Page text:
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Penning the pandemic

Penning the pandemic
Penning the pandemic
Dr. Wayne Willis

What to do when you’ve failed again and again and you’re feeling lower than a snake’s belly?

F. Scott Fitzgerald sat down and wrote a book.

The book followed a series of failures. He dropped out of Princeton because of poor grades. He spent time in the Army during World War I but never saw combat or went overseas, which he strongly desired to do. He had an advertising job that he hated. Publishing houses rejected his novel, “Thank You for the Light.” Southern socialite Zelda Sayre broke off their engagement because she was afraid he wouldn’t be able to provide well enough for her.

F. Scott Fitzgerald, named for writer Francis Scott Key, went home and began writing another book. Down but not out, he wrote “This Side of Paradise” and overnight became America’s hottest new novelist.

On her 13th birthday, while she and her family were hiding for their lives from the Nazis in a secret annex behind a revolving bookcase in an Amsterdam house, Anne Frank’s parents presented her with a red-checkered diary. That birthday gift became the most-read journal of all time. At 15, Anne Frank died of starvation and disease at the Bergen-Belsen concentration camp, but her journal lives on, detailing life that speaks volumes for one million Jewish children the Nazis ruthlessly rounded up and murdered.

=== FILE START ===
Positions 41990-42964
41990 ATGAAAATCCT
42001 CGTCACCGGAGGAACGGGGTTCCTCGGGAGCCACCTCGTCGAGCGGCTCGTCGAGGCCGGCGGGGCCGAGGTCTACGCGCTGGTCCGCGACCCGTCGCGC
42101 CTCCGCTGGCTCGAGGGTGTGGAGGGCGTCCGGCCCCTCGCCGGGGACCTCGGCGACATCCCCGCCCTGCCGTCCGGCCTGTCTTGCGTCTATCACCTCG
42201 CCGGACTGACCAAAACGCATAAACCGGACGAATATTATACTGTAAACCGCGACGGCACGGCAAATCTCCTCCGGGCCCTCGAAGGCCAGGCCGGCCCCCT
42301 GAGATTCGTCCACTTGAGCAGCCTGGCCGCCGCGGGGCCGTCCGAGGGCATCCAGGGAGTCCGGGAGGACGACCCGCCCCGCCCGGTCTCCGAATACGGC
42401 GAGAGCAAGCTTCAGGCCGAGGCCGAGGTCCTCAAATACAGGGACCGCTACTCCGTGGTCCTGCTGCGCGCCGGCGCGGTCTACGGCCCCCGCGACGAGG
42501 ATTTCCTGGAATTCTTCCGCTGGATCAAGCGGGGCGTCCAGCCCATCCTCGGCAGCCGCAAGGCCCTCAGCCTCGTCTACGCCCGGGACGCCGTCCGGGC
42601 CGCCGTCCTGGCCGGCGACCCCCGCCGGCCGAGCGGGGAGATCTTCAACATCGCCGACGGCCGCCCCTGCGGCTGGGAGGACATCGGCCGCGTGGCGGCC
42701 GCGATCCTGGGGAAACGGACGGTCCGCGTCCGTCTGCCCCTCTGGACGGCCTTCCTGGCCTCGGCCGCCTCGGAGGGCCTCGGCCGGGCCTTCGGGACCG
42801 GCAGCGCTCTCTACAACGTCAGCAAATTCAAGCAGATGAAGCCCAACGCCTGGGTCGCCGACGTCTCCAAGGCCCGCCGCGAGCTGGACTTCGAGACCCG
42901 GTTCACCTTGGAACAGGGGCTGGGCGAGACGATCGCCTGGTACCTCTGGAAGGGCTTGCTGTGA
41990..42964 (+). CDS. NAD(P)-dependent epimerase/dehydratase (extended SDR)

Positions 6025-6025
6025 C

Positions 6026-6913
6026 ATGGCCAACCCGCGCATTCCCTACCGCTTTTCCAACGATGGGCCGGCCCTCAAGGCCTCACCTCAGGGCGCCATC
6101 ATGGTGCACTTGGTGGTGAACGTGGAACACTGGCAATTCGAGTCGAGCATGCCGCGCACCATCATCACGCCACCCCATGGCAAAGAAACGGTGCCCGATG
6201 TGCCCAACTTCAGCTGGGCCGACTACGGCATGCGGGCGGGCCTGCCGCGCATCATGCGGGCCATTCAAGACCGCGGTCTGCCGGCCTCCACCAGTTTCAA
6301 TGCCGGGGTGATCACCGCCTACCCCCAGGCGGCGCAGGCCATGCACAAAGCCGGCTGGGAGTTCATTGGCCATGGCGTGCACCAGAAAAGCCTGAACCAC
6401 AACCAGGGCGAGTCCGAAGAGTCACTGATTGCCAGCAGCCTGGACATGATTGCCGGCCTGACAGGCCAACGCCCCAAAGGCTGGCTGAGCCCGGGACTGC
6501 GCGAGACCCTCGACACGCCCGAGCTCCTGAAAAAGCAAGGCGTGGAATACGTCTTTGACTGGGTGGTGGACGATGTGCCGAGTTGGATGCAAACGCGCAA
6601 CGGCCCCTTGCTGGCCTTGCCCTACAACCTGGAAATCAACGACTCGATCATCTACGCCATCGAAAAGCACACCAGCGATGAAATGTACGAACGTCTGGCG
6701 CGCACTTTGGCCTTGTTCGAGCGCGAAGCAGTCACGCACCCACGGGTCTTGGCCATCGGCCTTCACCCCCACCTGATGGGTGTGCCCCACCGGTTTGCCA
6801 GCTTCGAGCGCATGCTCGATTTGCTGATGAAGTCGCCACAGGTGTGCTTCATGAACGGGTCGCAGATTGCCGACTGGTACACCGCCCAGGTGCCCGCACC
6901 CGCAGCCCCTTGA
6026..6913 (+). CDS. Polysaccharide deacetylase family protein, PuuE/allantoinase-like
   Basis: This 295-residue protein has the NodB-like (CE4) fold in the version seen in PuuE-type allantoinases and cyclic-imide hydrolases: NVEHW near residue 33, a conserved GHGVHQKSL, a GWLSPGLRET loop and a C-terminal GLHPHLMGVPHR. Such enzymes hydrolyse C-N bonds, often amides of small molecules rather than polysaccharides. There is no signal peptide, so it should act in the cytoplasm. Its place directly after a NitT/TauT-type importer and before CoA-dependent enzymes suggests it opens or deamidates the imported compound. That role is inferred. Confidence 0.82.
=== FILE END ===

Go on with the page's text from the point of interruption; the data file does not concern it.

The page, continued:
Now, we are experiencing the Pandemic of 2020. When your grandchildren study the pandemic in school and ask you, “Granny, what did you do in The Great Pandemic,” won’t you be proud to present them your first-person chronicle of how grocery shopping and funerals, school and church, sports and vacations changed so dramatically overnight?

Write? Right. Just sit down with a legal pad or laptop and make a beginning. Well begun, as Aristotle wrote, is half done.

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